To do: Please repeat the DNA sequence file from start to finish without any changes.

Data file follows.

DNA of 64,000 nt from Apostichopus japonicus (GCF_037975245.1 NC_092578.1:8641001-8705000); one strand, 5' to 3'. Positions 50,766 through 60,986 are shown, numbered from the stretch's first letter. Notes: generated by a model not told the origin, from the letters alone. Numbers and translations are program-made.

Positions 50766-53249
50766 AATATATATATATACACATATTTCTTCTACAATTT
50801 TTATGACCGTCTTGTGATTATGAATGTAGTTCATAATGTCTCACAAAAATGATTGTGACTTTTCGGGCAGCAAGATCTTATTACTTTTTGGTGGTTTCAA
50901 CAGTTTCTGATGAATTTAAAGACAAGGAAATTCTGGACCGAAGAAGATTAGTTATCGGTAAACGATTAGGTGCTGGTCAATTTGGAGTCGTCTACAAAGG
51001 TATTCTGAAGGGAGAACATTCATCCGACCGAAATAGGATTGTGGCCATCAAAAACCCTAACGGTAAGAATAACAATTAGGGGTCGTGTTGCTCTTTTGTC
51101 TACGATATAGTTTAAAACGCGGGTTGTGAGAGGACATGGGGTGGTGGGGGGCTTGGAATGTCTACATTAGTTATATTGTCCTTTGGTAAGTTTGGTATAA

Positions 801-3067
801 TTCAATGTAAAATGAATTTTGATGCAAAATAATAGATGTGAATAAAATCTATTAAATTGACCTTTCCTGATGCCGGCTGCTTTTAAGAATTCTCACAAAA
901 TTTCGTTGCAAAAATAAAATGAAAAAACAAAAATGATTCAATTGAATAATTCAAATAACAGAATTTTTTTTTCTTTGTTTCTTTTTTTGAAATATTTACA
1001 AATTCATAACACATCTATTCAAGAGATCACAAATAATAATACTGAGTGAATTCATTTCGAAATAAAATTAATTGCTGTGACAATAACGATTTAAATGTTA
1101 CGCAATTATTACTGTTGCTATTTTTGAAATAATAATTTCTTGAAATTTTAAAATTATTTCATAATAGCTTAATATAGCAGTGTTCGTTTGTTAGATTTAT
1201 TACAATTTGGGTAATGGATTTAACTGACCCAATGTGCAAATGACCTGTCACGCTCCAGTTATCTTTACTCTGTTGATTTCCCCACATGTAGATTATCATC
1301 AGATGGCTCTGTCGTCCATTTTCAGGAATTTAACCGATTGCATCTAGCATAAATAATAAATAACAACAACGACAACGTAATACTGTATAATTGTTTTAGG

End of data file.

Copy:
DNA of 64,000 nt from Apostichopus japonicus (GCF_037975245.1 NC_092578.1:8641001-8705000); one strand, 5' to 3'. Positions 50,766 through 60,986 are shown, numbered from the stretch's first letter. Notes: generated by a model not told the origin, from the letters alone. Numbers and translations are program-made.

Positions 50766-53249
50766 AATATATATATATACACATATTTCTTCTACAATTT
50801 TTATGACCGTCTTGTGATTATGAATGTAGTTCATAATGTCTCACAAAAATGATTGTGACTTTTCGGGCAGCAAGATCTTATTACTTTTTGGTGGTTTCAA
50901 CAGTTTCTGATGAATTTAAAGACAAGGAAATTCTGGACCGAAGAAGATTAGTTATCGGTAAACGATTAGGTGCTGGTCAATTTGGAGTCGTCTACAAAGG
51001 TATTCTGAAGGGAGAACATTCATCCGACCGAAATAGGATTGTGGCCATCAAAAACCCTAACGGTAAGAATAACAATTAGGGGTCGTGTTGCTCTTTTGTC
51101 TACGATATAGTTTAAAACGCGGGTTGTGAGAGGACATGGGGTGGTGGGGGGCTTGGAATGTCTACATTAGTTATATTGTCCTTTGGTAAGTTTGGTATAA

Positions 801-3067
801 TTCAATGTAAAATGAATTTTGATGCAAAATAATAGATGTGAATAAAATCTATTAAATTGACCTTTCCTGATGCCGGCTGCTTTTAAGAATTCTCACAAAA
901 TTTCGTTGCAAAAATAAAATGAAAAAACAAAAATGATTCAATTGAATAATTCAAATAACAGAATTTTTTTTTCTTTGTTTCTTTTTTTGAAATATTTACA
1001 AATTCATAACACATCTATTCAAGAGATCACAAATAATAATACTGAGTGAATTCATTTCGAAATAAAATTAATTGCTGTGACAATAACGATTTAAATGTTA
1101 CGCAATTATTACTGTTGCTATTTTTGAAATAATAATTTCTTGAAATTTTAAAATTATTTCATAATAGCTTAATATAGCAGTGTTCGTTTGTTAGATTTAT
1201 TACAATTTGGGTAATGGATTTAACTGACCCAATGTGCAAATGACCTGTCACGCTCCAGTTATCTTTACTCTGTTGATTTCCCCACATGTAGATTATCATC
1301 AGATGGCTCTGTCGTCCATTTTCAGGAATTTAACCGATTGCATCTAGCATAAATAATAAATAACAACAACGACAACGTAATACTGTATAATTGTTTTAGG